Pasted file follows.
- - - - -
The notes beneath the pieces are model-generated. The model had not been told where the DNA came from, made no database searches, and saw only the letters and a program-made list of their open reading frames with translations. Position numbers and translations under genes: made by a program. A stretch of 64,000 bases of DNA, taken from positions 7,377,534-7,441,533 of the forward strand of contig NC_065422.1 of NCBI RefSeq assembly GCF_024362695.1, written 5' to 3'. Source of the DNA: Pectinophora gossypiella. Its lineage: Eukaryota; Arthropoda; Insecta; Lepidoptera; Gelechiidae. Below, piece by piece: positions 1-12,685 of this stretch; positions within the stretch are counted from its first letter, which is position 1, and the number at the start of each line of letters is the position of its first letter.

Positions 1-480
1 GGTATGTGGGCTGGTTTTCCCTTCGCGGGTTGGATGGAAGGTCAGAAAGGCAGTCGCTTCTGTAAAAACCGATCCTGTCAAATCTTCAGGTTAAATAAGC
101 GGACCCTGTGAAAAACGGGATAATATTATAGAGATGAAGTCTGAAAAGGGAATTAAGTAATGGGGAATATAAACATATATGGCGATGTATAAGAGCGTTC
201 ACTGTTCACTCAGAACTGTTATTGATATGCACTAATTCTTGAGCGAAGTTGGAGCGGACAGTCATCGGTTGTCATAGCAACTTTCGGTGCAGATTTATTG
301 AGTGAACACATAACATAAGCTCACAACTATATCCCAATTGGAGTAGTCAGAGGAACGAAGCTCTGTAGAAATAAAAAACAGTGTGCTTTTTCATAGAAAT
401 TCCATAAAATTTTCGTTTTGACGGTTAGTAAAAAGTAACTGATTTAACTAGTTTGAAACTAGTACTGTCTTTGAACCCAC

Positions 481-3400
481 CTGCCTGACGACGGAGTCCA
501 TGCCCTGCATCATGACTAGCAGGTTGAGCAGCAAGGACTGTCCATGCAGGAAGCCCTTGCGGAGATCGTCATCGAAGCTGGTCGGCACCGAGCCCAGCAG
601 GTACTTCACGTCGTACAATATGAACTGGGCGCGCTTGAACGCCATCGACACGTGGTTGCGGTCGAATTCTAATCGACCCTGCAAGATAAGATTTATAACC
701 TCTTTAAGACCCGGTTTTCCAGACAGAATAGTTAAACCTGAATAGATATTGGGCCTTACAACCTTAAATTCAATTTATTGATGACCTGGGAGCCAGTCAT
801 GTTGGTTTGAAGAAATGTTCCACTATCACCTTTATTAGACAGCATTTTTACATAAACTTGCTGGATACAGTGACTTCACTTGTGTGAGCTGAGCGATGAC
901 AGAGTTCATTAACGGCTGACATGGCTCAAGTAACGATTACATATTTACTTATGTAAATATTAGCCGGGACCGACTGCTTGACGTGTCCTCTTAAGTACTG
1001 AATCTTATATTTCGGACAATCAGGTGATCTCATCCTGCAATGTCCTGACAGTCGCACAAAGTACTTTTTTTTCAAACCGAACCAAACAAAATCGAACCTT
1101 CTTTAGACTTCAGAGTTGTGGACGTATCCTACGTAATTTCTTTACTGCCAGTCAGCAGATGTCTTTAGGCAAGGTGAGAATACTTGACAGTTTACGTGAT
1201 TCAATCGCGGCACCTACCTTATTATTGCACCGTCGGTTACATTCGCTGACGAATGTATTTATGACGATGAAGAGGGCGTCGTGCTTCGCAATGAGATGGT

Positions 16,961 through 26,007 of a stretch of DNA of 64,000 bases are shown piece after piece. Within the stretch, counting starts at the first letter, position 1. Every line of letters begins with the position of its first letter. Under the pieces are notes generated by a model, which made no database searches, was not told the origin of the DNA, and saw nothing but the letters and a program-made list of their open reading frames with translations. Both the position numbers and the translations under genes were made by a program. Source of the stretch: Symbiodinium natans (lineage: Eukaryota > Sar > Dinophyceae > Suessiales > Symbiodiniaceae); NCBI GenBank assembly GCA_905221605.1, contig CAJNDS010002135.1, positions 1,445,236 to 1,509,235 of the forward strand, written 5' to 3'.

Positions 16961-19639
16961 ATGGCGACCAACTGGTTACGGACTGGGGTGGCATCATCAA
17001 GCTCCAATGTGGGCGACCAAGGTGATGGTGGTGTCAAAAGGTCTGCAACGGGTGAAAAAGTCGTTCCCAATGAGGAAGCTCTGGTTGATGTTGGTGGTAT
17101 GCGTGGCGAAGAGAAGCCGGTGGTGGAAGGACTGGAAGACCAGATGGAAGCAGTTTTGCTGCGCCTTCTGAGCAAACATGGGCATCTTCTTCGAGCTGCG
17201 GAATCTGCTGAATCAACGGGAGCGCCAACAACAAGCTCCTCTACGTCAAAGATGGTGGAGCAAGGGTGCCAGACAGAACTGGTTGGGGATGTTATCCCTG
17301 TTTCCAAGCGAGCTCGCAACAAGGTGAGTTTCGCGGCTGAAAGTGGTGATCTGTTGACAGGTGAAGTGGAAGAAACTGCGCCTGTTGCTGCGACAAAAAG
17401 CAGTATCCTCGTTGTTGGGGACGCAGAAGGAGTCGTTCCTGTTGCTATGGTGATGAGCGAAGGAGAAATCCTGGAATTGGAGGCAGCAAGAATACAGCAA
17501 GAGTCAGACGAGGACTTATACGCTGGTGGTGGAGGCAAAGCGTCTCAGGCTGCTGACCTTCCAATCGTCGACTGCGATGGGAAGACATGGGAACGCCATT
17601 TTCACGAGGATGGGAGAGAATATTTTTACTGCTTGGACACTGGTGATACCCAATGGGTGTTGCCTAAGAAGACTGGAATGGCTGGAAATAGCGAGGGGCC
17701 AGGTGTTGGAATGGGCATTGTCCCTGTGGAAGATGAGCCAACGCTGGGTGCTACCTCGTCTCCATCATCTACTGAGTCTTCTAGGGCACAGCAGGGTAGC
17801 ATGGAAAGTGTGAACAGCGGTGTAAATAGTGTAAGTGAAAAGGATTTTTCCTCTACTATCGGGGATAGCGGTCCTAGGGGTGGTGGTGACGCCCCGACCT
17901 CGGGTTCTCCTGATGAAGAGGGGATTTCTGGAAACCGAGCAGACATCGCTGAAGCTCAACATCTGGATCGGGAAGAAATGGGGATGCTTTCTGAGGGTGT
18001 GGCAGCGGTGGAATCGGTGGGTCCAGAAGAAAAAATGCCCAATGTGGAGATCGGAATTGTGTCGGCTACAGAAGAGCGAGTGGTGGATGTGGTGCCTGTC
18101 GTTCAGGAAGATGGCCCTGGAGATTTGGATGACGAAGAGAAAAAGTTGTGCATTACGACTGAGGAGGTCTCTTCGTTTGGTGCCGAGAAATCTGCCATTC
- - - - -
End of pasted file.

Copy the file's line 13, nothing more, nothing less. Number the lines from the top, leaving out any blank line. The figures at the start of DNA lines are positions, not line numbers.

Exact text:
801 GTTGGTTTGAAGAAATGTTCCACTATCACCTTTATTAGACAGCATTTTTACATAAACTTGCTGGATACAGTGACTTCACTTGTGTGAGCTGAGCGATGAC